Breckland Birder

Breckland Birder
Crossbill in Breckland, Norfolk Photo by Paul Newport

Saturday, 19 September 2015

Houghton-on-the Hill, Norfolk

I was up at 0400 this morning and took my Toby for an early morning walk down to Merton.  What a beautiful time this was with starlit skies and the very bright Venus rising in the eastern sky.
Following our walk, I prepared a flask of Tomato soup, packed up the car, and headed off for Houghton-on-the-Hill, some 5 miles from home.
I arrived at Houghton at 0630, there was a gentle Northerly wind and clear skies.  Mist was soon burnt off by the rising sun.  By about 0930, a weak front moved in bringing cloud.
The purpose of my visit to Houghton was to check for newly arrived migrant birds and witness migration/passage.
I intially walked the double hedgerow east of the church to get to the western end as the rising sun was blinding, then I walked back slowly with the sun behind me checking for movement.

Arrivals
It became quite clear that the most abundant migrant in the hedgerows east of the church was Blackcap (20+), with quite a few Chiffchaffs (6+) also.  Most of the Blackcaps were undoubtedly recent arrivals given their need to feed upon Elderberries.  Most Blackcaps were heard (including sub-song), those seen were immaculate looking males.  

Passage
A light passage of Meadow Pipits was both seen and heard with birds seen flying in variable directions, however, several others were heard passing overhead in a southerly heading, many were unseen.
Hirundines included a single Swallow heading north and a couple of House Martins high west.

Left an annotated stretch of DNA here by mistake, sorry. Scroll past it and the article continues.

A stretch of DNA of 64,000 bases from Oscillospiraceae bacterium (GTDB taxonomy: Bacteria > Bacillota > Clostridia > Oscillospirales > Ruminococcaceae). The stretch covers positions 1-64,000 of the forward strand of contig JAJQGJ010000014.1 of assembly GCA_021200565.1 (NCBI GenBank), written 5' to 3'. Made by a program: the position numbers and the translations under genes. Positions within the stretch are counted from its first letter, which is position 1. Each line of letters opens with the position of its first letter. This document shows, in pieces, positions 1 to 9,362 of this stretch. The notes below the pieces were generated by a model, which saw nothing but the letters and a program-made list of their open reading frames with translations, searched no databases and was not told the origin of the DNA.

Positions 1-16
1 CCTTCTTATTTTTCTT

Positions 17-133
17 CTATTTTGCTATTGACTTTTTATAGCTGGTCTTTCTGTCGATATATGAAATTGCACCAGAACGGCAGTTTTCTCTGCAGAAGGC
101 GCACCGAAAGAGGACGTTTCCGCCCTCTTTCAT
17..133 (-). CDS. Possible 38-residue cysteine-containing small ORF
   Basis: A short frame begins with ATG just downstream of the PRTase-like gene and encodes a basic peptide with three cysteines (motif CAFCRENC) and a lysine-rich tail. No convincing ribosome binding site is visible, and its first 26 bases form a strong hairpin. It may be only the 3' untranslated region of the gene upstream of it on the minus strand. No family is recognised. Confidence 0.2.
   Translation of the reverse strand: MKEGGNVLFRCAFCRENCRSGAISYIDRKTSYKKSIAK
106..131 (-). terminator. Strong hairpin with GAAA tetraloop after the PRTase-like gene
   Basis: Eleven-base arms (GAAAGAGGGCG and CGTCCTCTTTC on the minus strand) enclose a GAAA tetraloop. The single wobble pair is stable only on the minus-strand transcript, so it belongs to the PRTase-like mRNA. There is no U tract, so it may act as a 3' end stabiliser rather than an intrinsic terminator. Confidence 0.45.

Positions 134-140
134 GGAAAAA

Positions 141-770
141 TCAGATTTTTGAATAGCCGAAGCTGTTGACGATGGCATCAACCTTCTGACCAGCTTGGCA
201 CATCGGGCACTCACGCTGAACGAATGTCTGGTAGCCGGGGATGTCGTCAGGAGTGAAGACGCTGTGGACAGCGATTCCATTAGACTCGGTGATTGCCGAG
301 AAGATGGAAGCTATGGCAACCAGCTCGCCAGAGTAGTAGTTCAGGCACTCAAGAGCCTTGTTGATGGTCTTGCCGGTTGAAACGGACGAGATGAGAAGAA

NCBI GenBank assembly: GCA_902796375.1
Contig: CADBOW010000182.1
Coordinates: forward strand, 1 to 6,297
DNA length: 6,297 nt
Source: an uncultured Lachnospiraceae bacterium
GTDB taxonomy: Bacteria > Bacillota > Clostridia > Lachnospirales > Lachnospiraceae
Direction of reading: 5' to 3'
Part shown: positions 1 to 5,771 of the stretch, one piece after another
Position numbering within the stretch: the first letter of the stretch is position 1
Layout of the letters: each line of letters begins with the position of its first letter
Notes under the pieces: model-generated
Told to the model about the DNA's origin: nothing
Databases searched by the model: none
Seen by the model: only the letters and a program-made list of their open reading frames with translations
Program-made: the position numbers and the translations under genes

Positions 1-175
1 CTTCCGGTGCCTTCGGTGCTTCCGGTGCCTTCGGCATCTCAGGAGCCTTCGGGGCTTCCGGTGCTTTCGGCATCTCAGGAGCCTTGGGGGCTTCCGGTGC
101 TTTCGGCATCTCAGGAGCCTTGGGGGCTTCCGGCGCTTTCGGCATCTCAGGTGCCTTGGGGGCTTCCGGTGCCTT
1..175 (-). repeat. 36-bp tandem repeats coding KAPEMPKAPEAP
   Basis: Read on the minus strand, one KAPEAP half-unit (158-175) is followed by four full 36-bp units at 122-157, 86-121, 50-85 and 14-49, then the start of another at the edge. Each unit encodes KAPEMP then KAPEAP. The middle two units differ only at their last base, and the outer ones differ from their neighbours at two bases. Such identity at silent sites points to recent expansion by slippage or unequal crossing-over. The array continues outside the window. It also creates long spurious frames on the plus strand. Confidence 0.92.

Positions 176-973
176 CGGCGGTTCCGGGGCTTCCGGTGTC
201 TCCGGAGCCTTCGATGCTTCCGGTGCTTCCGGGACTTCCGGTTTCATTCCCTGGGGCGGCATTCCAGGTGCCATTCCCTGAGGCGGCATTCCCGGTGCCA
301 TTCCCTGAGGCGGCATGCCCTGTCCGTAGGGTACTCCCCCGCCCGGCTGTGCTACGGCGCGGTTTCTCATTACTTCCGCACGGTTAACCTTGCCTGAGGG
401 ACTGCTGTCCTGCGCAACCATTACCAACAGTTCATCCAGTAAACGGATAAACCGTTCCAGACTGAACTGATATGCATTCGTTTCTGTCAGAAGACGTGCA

Visible migration by Redpolls was observed.  A single Redpoll passed directly overhead in a southerly heading at 0721, this was followed by calling Redpolls (unseen), heading south at 0805.
A light overhead movement of Siskins (unseen) was heard, again, appearing to be heading south.
I expected to see movement by raptor species, however, I did not locate any in the time I was there.

Local birds included a large female Sparrowhawk being mobbed by Corvid species, initially Rooks, then Magpies and a couple of Jays moving in to join the assault.  The Sparrowhawk clearly had enough when she attempted to turn the table on the Crows by performing mock attacks, she then departed and drifted east.
Local raptors also included a couple of Buzzards.
The thick hedgerows also held many common species, Dunnock, Blackbird, Blue Tit, Long-tailed Tit, Coal Tit, Robin, and Goldcrest.
A few Yellowhammers were seen, also several small flocks of Linnets, although one flock numbering 30+ birds.

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